Bryn Mawr Classical Review 94.10.02


Richard Sorabji, Animal Minds and Human Morals: The Origins of the Western Debate. Ithaca: Cornell University Press, 1993. Pp. 267. $39.95. ISBN 0-8014-2948-X.


Reviewed by Stephen Salkever, Bryn Mawr College.

Richard Sorabji's previous books in Greek philosophy include several important studies of Aristotelian and post-Aristotelian philosophy of science and metaphysics. His work combines solid and wide-ranging scholarship with clear philosophical argument, and he has always been interested in connections between scientific theory and ethical theory, particularly in his justly praised Necessity, Cause, and Blame: Perspectives on Aristotle's Theory (1980). These virtues are on display in the present volume as well, but there is an additional element that gives the book a special interest, and makes it worth reading for those who are not specialists in ancient philosophy. As Sorabji describes his project in the final chapter, "I began my reading with only an historical interest in the large, and largely uncharted, ancient debate on human and animal psychology. But I was led to appreciate that there was a real live moral problem by the badness of the arguments for a major difference between animals and man" (p. 216). For the specialist, Sorabji gives a comprehensive and detailed map of philosophical views from Pythagoras and Empedocles through Maimonides and Aquinas concerning similarities and differences between human and (nonhuman) animal perception and cognition, and of the implications of these views for how we humans should think about and act toward beasts. Beyond this much-needed mapping, however, Sorabji makes a persuasive case that present-day practical worries about our relationship to animals -- in questions ranging from vegetarianism to the justice of animal experimentation to the costs and benefits of species conservation -- are poorly served by present-day moral philosophy. He suggests that a consideration of the ancient and medieval debates concerning where and how to draw the line between humans and animals can open new and badly needed lines of theoretical reflection. Sorabji's last words on the subject are mild but serious, and well-earned by his textual and philosophic analysis. Concluding that our thinking about the treatment of animals would be considerably improved by a consideration of the ancient debates, he says that "the implication of this is that, although we ought to make major changes in our treatment of animals in the more prosperous countries, many considerations, including our own serious needs, have to be taken into account. There is no simple criterion for condemning what we presently do. On the other hand, I suspect that a more complex consideration will still find a very great deal that is unjustifiable" (p. 219).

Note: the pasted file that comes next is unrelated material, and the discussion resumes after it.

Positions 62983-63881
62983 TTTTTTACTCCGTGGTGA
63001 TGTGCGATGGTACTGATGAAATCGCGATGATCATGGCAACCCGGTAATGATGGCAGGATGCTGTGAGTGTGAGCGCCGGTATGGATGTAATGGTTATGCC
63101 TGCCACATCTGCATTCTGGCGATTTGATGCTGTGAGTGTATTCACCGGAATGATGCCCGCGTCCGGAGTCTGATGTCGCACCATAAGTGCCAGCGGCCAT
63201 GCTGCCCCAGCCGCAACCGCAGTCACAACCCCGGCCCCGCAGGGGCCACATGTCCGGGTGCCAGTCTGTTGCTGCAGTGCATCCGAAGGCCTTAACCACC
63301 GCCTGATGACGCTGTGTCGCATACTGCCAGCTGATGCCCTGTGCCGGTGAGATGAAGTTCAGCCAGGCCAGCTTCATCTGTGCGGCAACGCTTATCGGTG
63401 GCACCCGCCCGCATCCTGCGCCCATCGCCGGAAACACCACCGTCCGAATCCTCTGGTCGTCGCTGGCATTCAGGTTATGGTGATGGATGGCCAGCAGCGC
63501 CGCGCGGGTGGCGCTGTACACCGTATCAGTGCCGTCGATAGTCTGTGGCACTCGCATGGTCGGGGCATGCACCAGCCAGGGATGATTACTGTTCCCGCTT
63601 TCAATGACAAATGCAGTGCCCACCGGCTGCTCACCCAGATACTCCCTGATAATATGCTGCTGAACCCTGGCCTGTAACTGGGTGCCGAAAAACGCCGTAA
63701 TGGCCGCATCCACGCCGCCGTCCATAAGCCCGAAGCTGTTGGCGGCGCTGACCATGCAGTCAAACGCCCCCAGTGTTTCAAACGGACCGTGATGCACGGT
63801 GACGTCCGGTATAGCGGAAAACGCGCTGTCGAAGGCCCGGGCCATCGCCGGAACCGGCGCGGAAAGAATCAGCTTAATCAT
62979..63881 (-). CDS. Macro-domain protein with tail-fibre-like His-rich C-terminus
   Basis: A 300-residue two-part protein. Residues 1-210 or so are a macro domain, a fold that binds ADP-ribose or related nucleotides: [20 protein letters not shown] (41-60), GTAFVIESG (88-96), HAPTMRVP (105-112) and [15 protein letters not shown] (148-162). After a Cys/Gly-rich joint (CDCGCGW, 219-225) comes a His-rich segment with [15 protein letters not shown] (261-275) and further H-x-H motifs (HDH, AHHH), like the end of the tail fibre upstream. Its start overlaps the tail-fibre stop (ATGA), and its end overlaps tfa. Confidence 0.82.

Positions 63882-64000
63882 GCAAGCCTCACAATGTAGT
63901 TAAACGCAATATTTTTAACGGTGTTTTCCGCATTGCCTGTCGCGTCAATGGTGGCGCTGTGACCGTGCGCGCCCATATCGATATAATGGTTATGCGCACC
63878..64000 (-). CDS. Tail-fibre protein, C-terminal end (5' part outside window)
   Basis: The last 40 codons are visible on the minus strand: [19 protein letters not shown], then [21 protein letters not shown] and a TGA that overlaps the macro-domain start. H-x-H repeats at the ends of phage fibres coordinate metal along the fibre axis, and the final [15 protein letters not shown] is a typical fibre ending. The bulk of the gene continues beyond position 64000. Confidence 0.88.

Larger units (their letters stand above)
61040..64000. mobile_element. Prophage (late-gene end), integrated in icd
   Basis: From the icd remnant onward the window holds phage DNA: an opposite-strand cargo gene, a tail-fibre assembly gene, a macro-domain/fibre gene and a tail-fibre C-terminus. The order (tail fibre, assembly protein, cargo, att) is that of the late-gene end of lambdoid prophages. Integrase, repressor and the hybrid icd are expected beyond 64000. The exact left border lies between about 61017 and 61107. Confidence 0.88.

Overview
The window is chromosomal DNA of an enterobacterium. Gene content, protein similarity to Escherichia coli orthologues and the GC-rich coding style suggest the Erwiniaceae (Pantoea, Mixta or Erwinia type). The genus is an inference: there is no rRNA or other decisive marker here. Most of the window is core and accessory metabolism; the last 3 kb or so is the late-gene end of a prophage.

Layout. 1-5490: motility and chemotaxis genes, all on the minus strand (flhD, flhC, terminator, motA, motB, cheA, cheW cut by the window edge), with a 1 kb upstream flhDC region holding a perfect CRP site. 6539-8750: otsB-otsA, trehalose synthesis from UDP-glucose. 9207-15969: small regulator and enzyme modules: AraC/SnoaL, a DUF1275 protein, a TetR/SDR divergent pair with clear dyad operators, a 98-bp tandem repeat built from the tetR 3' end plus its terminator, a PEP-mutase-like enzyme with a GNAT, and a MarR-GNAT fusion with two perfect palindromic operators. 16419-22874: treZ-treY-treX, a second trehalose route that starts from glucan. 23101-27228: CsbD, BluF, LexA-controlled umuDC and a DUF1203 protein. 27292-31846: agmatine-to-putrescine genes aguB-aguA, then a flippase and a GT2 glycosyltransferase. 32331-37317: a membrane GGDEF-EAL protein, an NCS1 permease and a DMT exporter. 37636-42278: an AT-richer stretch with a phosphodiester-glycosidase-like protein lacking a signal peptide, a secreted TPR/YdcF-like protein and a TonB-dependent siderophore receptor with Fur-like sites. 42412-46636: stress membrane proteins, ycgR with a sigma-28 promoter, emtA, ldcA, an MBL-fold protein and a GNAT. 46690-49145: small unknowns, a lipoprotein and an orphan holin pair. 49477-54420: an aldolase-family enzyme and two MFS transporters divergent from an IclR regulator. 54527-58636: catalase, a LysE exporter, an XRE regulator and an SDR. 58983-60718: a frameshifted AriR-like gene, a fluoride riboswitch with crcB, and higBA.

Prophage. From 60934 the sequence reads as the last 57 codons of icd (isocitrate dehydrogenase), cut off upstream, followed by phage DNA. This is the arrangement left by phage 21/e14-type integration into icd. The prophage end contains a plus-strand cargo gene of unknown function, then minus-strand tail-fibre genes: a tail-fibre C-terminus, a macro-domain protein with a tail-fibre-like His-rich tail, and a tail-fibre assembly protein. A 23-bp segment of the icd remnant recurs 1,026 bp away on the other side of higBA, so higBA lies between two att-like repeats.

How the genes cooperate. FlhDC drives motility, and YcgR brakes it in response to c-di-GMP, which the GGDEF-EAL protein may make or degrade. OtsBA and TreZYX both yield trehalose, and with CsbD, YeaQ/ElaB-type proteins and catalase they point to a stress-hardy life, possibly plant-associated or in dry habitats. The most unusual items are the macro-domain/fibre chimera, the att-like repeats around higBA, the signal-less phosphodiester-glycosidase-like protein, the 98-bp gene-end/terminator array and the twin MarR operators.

Much territory is covered in this short book, which is divided into two parts, each a concise and careful sifting and classification of philosophical views on the relationship between sensation, belief, desire, and reason, with particular attention to comparisons drawn between humans and other animals (Part 1), and to ethical questions involving treatment of animals (Part 2). Sorabji's account is rich in detail and interpretation of texts, but the outline of his narrative is strikingly clear. Plato's central innovation in philosophical psychology, on Sorabji's reading, is to go beyond the traditional distinction between soul and body by maintaining that the soul itself has parts which sometimes conflict. Within this vision of the complex soul, Plato seeks to emphasize the importance of reason at the expense of sensation or perception. His magnification of the role of reason might seem to increase the gap between humans and other animals, but Plato's frequent reference to the migration of souls across species lines reduces the psychic space between man and beast. Aristotle famously claims in the Politics that humans are the only animal capable of logos1 (though he elsewhere attributes forms of reason and intelligence to animals, for example in the first chapter of the Metaphysics), but his psychological theory as a whole is marked by a narrowing of the scope of reason relative to Plato, and a corresponding increase in the cognitive content of the power of perception (aisthesis), a capacity possessed by all animals. For Aristotle, many animals possess true memory (though not the human power to remind ourselves deliberately of previous perceptions), can learn, and perceive not only immediate sensations but connections, relationships, and rudimentary universals and action-orienting propositions: "Whether or not Aristotle's lion perceives the ox as an ox, it certainly perceives it as a meal" (p. 62). In addition to the power of intentional perception, Aristotle's animals are capable of both passion and voluntary motion, and so are not simply driven about by impulses beyond their control.